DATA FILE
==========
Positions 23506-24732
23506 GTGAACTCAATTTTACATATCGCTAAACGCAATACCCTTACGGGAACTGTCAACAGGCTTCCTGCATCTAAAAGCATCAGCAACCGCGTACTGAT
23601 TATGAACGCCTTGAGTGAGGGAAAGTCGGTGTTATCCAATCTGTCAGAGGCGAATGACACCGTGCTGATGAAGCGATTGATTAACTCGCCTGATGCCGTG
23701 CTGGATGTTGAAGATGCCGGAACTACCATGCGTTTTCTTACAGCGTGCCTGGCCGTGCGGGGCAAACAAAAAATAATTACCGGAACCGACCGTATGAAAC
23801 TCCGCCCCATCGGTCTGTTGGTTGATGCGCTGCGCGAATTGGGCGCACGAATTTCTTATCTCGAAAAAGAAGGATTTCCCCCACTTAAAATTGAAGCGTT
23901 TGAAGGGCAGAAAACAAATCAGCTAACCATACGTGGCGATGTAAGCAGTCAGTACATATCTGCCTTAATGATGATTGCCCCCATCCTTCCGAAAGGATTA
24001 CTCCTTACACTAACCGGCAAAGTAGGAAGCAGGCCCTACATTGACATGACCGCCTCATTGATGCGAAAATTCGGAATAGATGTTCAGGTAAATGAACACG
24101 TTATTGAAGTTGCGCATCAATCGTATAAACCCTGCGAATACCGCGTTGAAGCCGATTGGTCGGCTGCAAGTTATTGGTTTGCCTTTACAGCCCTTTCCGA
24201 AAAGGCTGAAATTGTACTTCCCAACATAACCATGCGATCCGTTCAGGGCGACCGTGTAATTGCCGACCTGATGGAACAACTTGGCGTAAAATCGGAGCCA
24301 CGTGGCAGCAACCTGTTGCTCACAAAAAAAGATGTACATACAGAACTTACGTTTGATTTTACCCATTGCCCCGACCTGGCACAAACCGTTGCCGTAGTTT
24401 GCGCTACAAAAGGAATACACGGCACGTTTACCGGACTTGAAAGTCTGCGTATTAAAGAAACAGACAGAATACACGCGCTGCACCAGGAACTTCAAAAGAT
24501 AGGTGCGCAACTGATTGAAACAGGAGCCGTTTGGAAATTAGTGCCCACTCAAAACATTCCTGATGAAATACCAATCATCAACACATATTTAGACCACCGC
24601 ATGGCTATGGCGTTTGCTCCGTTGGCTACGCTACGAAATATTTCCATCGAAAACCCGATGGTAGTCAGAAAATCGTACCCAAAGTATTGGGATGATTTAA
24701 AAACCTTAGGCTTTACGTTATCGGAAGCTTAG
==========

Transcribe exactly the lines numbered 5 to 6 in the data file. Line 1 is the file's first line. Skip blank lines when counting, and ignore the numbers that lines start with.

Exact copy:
23801 TCCGCCCCATCGGTCTGTTGGTTGATGCGCTGCGCGAATTGGGCGCACGAATTTCTTATCTCGAAAAAGAAGGATTTCCCCCACTTAAAATTGAAGCGTT
23901 TGAAGGGCAGAAAACAAATCAGCTAACCATACGTGGCGATGTAAGCAGTCAGTACATATCTGCCTTAATGATGATTGCCCCCATCCTTCCGAAAGGATTA